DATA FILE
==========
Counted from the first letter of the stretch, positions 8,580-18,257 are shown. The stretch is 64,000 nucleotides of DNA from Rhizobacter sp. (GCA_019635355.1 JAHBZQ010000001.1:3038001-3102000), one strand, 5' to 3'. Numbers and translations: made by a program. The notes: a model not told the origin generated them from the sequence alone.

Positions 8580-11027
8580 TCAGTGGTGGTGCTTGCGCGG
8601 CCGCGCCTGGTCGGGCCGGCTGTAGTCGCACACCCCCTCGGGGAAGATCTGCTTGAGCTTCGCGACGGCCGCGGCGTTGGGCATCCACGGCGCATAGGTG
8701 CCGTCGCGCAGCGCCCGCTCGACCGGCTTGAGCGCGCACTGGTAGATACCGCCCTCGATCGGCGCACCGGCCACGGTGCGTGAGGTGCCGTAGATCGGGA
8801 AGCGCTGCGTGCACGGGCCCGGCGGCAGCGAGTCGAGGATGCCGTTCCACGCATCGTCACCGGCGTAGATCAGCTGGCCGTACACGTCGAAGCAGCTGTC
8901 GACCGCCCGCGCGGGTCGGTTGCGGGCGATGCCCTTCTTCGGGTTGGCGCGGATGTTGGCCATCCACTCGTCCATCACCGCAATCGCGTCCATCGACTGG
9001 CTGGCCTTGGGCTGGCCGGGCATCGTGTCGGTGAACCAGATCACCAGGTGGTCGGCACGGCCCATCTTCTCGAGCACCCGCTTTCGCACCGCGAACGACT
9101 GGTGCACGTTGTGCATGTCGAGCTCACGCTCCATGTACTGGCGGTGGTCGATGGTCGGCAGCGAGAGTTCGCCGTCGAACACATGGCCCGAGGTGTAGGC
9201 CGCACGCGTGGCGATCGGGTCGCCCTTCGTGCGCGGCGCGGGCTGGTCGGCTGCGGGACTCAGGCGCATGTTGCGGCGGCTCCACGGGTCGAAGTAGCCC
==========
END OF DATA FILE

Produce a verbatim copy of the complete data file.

Counted from the first letter of the stretch, positions 8,580-18,257 are shown. The stretch is 64,000 nucleotides of DNA from Rhizobacter sp. (GCA_019635355.1 JAHBZQ010000001.1:3038001-3102000), one strand, 5' to 3'. Numbers and translations: made by a program. The notes: a model not told the origin generated them from the sequence alone.

Positions 8580-11027
8580 TCAGTGGTGGTGCTTGCGCGG
8601 CCGCGCCTGGTCGGGCCGGCTGTAGTCGCACACCCCCTCGGGGAAGATCTGCTTGAGCTTCGCGACGGCCGCGGCGTTGGGCATCCACGGCGCATAGGTG
8701 CCGTCGCGCAGCGCCCGCTCGACCGGCTTGAGCGCGCACTGGTAGATACCGCCCTCGATCGGCGCACCGGCCACGGTGCGTGAGGTGCCGTAGATCGGGA
8801 AGCGCTGCGTGCACGGGCCCGGCGGCAGCGAGTCGAGGATGCCGTTCCACGCATCGTCACCGGCGTAGATCAGCTGGCCGTACACGTCGAAGCAGCTGTC
8901 GACCGCCCGCGCGGGTCGGTTGCGGGCGATGCCCTTCTTCGGGTTGGCGCGGATGTTGGCCATCCACTCGTCCATCACCGCAATCGCGTCCATCGACTGG
9001 CTGGCCTTGGGCTGGCCGGGCATCGTGTCGGTGAACCAGATCACCAGGTGGTCGGCACGGCCCATCTTCTCGAGCACCCGCTTTCGCACCGCGAACGACT
9101 GGTGCACGTTGTGCATGTCGAGCTCACGCTCCATGTACTGGCGGTGGTCGATGGTCGGCAGCGAGAGTTCGCCGTCGAACACATGGCCCGAGGTGTAGGC
9201 CGCACGCGTGGCGATCGGGTCGCCCTTCGTGCGCGGCGCGGGCTGGTCGGCTGCGGGACTCAGGCGCATGTTGCGGCGGCTCCACGGGTCGAAGTAGCCC